Trade, Development and Health Over 2/3 rd of the poor are small farmers / agricultural laborers Unfair trade undermines their livelihood Led by EU and USA developed country agricultural subsidies are over $ 350 billion a year, ie, almost $ 1 billion a day, supporting large farmers and corporate agri-business For a fraction of the cost universal education, health and water for all can be achieved. UNDP, 2006
Disparities hampering progress are systematic, reflecting hierarchies of advantage and disadvantage and public policy choice - UNDP, 2005
Globalization from Below The Peoples Health Movement A Globalization of solidarity and informed action working on determinants of health; Bringing the Public back into Public Health, present in 90 countries; Multilevel functioning: - Community - Government - Global policy advocacy Coalition with broader movements
Globalization Of Health From Below Jan Swasthya Sabha, Kolkata 2000 Over 2000 participants in 5 peoples health trains Mobilization across 19 states Adopted 20 point Indian Peoples Charter Launched the Jan Swasthya Abhiyan, campaigning for Health for All Now Health as a Fundamental Human Right
Globalization Of Health From Below The First Global Peoples Health Assembly In 2000 December 1454 health activists from 75 countries met in Savar, Bangladesh to discuss the challenge of attaining Health for All, Now! Over 250 Indian delegates attended
Globalization Of Health From Below The Peoples Charter for Health Health is a social, economic and political issue and above all a fundamental human right.
Globalization Of Health From Below The Peoples Charter for Health Health for all means that powerful interests have to be challenged, that globalisation has to be opposed, and that political and economic priorities have to be drastically changed.
Globalization Of Health From Below Right to Health Movement
Globalization Of Health From Below Campaigns on Gender Issues Campaign Against Sex Selective Abortion or Female Foeticide – 2001 onwards Campaign on Violence against Women as a Public Health Challenge – 2000 onwards Womens Access to Primary Health Care - 2003 Peoples Tribunal on Population Policies – 2004 Gender and Power Issues in Medical Education Womens Health Charter - 2007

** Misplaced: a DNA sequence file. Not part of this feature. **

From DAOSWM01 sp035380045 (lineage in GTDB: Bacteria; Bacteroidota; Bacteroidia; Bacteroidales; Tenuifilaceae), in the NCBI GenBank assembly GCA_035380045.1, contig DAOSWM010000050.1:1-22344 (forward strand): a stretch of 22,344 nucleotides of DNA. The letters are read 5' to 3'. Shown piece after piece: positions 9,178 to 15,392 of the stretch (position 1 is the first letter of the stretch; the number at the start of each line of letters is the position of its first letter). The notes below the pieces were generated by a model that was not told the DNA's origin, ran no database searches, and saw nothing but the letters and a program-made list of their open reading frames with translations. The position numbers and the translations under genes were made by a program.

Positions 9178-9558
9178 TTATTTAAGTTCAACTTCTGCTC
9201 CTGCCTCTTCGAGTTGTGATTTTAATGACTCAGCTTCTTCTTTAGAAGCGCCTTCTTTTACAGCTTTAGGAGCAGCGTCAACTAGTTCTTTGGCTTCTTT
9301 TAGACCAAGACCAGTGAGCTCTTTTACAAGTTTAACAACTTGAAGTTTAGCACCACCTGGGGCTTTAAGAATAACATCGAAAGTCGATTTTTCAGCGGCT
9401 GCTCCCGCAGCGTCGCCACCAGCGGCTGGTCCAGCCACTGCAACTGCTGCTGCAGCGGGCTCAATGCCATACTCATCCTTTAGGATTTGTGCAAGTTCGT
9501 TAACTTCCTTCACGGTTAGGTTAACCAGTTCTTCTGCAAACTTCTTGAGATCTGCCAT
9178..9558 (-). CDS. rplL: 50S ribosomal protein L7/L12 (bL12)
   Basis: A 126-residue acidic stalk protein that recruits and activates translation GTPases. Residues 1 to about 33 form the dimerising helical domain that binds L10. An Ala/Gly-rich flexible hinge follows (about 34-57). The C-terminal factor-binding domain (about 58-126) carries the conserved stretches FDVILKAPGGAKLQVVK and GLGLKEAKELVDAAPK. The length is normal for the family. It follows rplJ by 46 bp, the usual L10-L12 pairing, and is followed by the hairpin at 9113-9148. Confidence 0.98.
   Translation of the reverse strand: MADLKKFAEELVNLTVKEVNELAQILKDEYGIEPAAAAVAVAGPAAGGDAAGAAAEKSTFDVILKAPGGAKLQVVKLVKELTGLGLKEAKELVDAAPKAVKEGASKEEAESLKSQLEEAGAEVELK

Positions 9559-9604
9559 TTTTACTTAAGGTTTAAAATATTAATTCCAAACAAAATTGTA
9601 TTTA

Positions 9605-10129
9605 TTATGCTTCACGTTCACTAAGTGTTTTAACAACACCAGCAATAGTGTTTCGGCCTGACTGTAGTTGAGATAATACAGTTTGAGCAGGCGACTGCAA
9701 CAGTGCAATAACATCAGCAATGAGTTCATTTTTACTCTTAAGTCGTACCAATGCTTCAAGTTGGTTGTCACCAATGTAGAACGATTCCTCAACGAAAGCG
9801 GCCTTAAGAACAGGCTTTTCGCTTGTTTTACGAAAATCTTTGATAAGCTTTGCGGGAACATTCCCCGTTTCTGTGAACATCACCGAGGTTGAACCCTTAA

Globalization Of Health From Below Interaction with National With National Rural Health Mission (NRHM) Members of Task Force and Advisory Committee Shifted the missions focus from Demography to Public Health Community Monitoring People Rural Health Watch ASHA Mentoring Group
Globalization Of Health From Below Globalizing solidarity from over 80 countries at the Second Peoples Health Assembly, Cuenca Ecuador
Globalization Of Health From Below The Cuenca Declaration 2005 The human right to health and health care must take precedence over the profits of corporations, especially the profiteering of pharmaceutical companies.
Massive poverty and obscene inequality are social evils, like slavery and apartheid - Mandela, 2005 Massive poverty and obscene inequality are social evils, like slavery and apartheid - Mandela, 2005
Public Health – an art and science; and also a movement dedicated to the equitable improvement of health and well-being (of communities with their full participation). First and foremost, public health leaders must be catalysts for the public health movement……… The justification for action is that health is both an end in itself – a human right……..as well as a prerequisite for human development - WFPHA, 2004